The panelists then discuss the hard task of finding like-minded people. Judging by the excellent chemistry displayed by the panelists, it can’t truly be that hard. The night was primarily full of jokes, laughter, and a little suspense. Okay, so the only suspenseful moment occurred when the camera closed in on Blake Anderson as he fought not to break into laughter. The camera stayed close for five minutes, and that’s not an exaggeration.
Later, Abbi Jacobson discussed the hard task of finding writers for her series, talking about how she hires her friends. Nick Kroll agreed, saying
“It really is who do you vibe with, who’s going to get you, and who do you know who you can trust with a funny script or trust on camera with you. Comedy is so much about chemistry.”1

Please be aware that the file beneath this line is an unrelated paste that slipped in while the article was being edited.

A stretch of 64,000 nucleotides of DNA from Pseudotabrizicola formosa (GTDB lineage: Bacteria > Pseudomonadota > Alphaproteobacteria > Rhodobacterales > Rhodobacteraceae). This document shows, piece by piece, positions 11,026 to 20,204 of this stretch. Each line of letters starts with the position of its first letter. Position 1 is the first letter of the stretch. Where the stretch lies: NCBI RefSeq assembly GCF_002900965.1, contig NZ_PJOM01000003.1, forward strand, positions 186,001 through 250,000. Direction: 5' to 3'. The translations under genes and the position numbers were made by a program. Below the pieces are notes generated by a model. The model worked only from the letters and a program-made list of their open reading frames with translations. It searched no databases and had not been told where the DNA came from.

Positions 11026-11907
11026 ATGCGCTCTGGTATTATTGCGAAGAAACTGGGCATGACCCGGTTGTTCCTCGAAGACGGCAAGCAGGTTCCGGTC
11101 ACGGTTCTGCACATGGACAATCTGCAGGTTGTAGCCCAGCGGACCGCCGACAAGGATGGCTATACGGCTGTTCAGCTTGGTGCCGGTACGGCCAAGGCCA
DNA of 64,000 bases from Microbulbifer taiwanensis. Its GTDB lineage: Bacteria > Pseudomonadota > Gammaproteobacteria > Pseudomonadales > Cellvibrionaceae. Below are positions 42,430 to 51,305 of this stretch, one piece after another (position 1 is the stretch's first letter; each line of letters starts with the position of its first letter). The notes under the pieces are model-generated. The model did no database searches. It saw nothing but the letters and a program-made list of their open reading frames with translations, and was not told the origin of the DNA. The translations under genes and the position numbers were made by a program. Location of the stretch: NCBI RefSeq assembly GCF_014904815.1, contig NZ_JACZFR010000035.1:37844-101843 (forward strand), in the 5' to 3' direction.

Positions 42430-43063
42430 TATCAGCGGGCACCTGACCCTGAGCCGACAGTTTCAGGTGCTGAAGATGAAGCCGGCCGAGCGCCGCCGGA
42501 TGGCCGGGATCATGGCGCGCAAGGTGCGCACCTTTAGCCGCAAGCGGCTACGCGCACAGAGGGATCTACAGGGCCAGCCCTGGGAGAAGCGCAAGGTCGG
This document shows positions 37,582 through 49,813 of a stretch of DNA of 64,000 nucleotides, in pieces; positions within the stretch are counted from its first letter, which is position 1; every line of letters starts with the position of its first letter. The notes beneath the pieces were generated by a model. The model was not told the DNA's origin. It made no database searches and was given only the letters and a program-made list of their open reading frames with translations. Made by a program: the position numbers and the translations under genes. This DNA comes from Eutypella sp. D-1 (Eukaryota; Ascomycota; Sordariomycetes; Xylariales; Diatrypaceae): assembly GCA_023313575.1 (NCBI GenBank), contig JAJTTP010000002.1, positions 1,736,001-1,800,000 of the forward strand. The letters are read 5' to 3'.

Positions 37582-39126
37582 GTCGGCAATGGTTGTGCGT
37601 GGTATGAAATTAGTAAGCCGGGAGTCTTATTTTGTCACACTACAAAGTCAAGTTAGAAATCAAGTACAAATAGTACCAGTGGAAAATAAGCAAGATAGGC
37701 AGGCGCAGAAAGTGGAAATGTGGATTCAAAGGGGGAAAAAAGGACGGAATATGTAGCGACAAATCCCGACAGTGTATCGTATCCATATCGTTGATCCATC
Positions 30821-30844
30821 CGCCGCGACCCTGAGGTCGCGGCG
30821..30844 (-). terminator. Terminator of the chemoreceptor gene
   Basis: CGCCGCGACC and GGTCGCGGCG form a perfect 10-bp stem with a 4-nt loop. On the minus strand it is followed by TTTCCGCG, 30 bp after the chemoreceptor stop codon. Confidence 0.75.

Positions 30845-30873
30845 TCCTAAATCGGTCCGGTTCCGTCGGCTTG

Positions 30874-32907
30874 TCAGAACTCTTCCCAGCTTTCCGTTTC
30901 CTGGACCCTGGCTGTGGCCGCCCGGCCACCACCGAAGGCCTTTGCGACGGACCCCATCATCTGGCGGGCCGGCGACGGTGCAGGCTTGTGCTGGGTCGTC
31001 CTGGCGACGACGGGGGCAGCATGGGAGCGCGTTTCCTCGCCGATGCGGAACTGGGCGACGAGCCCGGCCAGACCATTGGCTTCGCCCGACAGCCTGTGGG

Greenwald then asked them their favorite moments from their own shows and, due to the humble nature of comedians, the panel spent most of the time joking. Andy Daly insisted that his proudest moment was when his show killed Fred Willard and left him floating in space, drawing real-life inspiration from a family’s trip to the grand canyon, in which the young son was vehemently ill and vomiting while the video would cut back and forth between the family and the majestic landmark.
Abbi Jacobson referred to the scene in Broad City in which she argued with a crush before sex and she was wearing a strap-on dildo (a great scene). Nick Kroll loved the journey of his ludicrous character Dr. Armond. Key & Peele loved the Miami Vice skit that featured and explosion. The Workaholics guys had different answers ranging from the earlier discussed “porno episode” to their own fiery explosion that occurred in a promo for the new season.